Scientists in Uniform: England

Huxley, Julian
April 1941
New Republic;4/28/41, Vol. 104 Issue 17, p590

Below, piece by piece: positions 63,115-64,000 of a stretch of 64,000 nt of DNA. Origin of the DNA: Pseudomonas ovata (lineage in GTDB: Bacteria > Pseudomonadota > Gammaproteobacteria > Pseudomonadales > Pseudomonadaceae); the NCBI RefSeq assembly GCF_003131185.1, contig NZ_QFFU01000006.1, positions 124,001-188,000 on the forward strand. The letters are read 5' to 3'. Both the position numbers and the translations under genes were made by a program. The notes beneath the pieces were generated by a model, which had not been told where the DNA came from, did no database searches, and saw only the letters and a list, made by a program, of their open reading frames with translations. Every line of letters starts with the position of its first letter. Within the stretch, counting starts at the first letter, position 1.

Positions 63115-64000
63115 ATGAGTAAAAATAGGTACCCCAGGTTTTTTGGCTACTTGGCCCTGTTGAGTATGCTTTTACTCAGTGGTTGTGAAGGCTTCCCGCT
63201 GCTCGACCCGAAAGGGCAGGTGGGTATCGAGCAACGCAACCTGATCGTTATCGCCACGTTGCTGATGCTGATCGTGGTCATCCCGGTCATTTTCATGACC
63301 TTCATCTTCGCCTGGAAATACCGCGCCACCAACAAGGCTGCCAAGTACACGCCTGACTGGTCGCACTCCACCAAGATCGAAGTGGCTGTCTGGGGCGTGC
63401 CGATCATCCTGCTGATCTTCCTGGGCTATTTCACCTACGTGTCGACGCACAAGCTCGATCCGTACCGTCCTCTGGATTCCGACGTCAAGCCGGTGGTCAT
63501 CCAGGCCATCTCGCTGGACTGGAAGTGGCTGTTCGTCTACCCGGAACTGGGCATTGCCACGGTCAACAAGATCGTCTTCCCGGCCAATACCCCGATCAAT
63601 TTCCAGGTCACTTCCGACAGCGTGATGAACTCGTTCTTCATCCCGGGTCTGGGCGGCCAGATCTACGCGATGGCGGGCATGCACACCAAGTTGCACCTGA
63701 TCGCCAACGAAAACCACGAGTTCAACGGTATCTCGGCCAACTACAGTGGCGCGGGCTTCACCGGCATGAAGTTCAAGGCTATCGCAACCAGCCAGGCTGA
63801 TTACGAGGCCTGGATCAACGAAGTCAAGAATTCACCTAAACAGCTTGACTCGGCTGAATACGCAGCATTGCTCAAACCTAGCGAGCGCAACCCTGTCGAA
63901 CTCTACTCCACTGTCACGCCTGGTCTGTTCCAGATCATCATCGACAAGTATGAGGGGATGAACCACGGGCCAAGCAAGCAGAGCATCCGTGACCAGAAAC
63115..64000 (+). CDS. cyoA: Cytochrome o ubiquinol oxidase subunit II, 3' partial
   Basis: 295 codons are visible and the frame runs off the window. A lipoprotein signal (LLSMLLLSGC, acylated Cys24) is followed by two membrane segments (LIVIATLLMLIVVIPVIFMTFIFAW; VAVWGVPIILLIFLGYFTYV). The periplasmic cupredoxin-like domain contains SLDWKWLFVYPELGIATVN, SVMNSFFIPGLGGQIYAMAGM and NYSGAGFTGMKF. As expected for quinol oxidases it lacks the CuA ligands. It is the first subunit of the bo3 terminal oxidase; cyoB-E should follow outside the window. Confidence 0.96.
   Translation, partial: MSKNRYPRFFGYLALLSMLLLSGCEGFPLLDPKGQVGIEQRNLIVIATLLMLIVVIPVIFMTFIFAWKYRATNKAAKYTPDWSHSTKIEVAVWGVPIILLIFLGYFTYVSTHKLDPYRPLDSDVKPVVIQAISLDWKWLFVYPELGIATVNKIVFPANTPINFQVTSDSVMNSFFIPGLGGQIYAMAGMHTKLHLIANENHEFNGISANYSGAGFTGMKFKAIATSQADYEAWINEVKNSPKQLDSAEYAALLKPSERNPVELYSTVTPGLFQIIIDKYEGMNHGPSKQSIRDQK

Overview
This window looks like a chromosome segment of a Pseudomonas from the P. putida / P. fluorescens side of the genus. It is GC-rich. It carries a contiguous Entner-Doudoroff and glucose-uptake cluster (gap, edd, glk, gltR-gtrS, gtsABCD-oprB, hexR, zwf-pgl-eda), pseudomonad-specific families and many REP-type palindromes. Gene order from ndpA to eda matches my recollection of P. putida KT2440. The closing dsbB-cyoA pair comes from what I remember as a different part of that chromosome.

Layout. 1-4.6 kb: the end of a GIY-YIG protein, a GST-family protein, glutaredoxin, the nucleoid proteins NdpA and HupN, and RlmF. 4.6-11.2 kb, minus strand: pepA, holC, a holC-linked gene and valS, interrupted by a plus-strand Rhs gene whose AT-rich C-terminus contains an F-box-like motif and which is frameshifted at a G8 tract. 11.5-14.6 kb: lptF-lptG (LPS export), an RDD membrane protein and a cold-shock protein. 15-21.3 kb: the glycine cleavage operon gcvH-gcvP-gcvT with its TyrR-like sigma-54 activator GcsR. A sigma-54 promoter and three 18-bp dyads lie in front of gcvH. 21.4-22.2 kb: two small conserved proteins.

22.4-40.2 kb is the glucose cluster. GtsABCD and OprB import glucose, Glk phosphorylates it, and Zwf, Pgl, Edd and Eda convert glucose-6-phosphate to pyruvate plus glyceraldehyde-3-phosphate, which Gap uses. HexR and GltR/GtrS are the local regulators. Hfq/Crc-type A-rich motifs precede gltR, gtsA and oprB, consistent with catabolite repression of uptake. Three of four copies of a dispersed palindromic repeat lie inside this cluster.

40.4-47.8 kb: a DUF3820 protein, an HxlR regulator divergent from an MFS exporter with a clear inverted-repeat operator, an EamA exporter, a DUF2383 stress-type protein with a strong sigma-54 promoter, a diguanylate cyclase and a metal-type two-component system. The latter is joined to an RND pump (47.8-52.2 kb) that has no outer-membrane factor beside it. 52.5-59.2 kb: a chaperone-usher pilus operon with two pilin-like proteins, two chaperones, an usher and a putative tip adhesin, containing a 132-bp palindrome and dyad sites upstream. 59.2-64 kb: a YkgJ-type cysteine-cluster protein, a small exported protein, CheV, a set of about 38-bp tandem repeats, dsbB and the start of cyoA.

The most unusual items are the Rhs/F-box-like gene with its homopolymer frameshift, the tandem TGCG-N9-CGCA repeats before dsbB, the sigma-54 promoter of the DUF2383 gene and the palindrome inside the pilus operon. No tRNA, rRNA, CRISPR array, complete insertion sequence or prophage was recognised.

Focuses on Great Britain's scientific experience in the World War II. Report that the national emergency is so overriding that background science has to be given up, and the purest of scientists find themselves attacking the most practical of problems; Report that in the last war the investigation of what used to be called shell-shock finally convinced the medical profession of the existence of the unconscious; Contradiction to the anticipation that heavy bombing would lead to widespread neuroses among civilians; Problem solving of the magnetic mine by the British scientists; Information on the wholesale air-bombing; Consequences of the camouflage as a result of the aerial bombardment; Report that blast effects on human beings are among the unpleasant novelties to be studied; Improvements in the field of blood transfusion; New methods for the treatment of burns; Applications of science in the field of nutrition; Report that the relation of science to the national effort is entering on a new phase in this war; Organization and relation of science in wartime to governmental and other public agencies.


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